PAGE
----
Request a high resolution copy

Letter from Gertrude Bell to her stepmother, Dame Florence Bell

Letter in which Bell discusses her trip to Ukhaydir, providing an overview of her journey and activities, as well as the commenting on the departure of visiting Secretaries of State from Baghdad. Also includes mention of R.V. Amery, specifically relating to a trip to the Iraq Museum in Baghdad with Bell, and to a speech he gave in Arabic in Mosul.
Reference code
Bell, Dame Florence Eveleen Eleanore
Bell, Gertrude Margaret Lowthian
Person(s) mentioned
Cornwallis, Ken
Cooke, R.S.
Smith, Arthur Lionel Forster
Sa'id, Nuri al-
Amery, L.S.
Creation Date
Extent and medium
1 letter plus envelope
Iraq ยป Baghdad

33.315241, 44.3660671

Baghdad Ap. 16. Dearest Mother. Here's the morning of the mail and my letter to you not written. I don't know why I have got so tied up, for I haven't really been specially busy. I had just finished my letter to Father yesterday when a tiresomely talkative French woman (tourist) Madame la Caze came in, and when she left I had to dress for dinner. It was a nice dinner party, for Evelyn Baring. I had Nuri Pasha to meet him, and Ken and the cheerful Sabih Beg and we played a silly card game afterwards and were quite merry. He is such a charming creature, Evelyn - I don't wonder that Katie adores him. He left this morning. Well, we brought off our Easter jaunt, Ken, Lionel and I and Mr Cooke, and we went to Ukhaidhir [Ukhaydir]. I felt rather sad at being there again with such long years and such sad years between the last visit, and very glad that I wasn't alone but in good company. We slept the first night in the Govt offices at Musaiyib [Musayyib, Al], a little town on the Euphrates about 2 hours away - we started after lunch on Thursday. It was a very delicious place on the banks of the river and after eating the dinner I had brought and that provided by the Qaimmaqam we played cross puzzles till we went to bed. Your books have come in most handy, you see! Next day we motored straight to Ukhaidhir via Karbala, lunched there and had about 4 hours to explore the castle (it has fallen down a little more since 1911 but nothing to matter) after which we motored to the Shithathah oasis and slept at the police station. We had our own camp beds and baths and chairs, our own dinner and that sent by the Mayor as well, so we were very luxurious. On Saturday we motored back to Baghdad, lunching by the Euphrates on the way, and were very sorry that our tiny holiday was over. The Secs of State left on Tuesday. I went with Mr Amery to the Museum on Monday morning and on the way back he said very satisfactory things. He said he had been much struck by the admirable relations between the British officials and the Arabs and he thought the former had done wonderful work and that the whole administration was much better than he expected. I was very glad because I felt that he was giving praise where it was due. I really am surprised that the Verge was a success on the stage - I should have thought it would have been too bewildering. No - I haven't finished about the Secs of State. Their visit has done a great deal of good, not least to them. Sir Sam Hoare I don't think has profited much - he is a narrow rigid man - but Mr Amery and Sir John have gone away full of sympathy and have left a very pleasant impression behind them. Did I tell you that Mr Amery distinguished himself by conversing in Turkish which he hadn't spoken since 1898. And at Mosul [Mawsil, Al] he got an Arabic speech by heart and delivered it to a pleased if dazed audience. They felt it was a pretty attention on his part though they did not understand a syllable. I think you are so wise to have stayed quietly in London for Easter with your baby. Ever, dearest, your very affectionate daughter Gertrude.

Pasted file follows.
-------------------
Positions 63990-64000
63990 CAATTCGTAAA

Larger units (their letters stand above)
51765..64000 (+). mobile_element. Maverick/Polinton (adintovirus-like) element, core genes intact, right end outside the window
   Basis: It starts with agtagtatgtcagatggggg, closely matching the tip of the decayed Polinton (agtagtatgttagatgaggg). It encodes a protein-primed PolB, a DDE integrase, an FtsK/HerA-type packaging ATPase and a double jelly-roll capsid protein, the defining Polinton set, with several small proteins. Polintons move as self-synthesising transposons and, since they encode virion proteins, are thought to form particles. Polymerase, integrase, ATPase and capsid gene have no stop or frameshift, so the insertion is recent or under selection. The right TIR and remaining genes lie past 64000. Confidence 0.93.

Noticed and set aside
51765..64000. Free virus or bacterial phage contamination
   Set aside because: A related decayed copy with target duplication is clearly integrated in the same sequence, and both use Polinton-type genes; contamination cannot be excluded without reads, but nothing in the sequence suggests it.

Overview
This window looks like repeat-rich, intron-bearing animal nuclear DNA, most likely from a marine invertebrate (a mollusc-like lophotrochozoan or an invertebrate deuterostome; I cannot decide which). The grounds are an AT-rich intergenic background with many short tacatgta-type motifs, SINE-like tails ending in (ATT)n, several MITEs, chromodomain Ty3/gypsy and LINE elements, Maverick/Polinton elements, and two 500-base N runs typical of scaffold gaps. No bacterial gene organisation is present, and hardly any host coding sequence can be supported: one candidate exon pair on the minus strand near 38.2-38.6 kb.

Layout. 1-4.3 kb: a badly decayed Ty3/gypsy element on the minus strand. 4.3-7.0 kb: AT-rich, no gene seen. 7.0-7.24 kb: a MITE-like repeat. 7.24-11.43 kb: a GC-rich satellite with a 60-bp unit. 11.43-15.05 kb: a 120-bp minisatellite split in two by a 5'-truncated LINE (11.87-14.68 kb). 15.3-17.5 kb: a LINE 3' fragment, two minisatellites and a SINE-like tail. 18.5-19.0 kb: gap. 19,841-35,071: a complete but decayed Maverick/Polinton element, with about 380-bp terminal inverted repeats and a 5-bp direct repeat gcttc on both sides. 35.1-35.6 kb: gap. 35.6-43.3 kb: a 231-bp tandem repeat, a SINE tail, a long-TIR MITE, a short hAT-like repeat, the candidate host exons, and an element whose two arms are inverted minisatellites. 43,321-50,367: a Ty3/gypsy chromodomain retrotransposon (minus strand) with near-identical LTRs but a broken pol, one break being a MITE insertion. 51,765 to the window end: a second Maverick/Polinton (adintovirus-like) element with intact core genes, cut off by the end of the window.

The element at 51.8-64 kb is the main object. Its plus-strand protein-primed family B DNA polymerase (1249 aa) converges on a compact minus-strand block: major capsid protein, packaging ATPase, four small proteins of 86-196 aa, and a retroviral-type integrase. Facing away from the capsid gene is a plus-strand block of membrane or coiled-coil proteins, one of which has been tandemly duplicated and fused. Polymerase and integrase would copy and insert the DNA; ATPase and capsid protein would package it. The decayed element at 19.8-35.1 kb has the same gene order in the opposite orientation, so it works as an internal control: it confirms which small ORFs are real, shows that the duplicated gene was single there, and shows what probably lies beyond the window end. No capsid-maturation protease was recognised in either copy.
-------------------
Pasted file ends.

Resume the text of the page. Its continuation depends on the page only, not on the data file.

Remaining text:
IIIF Manifest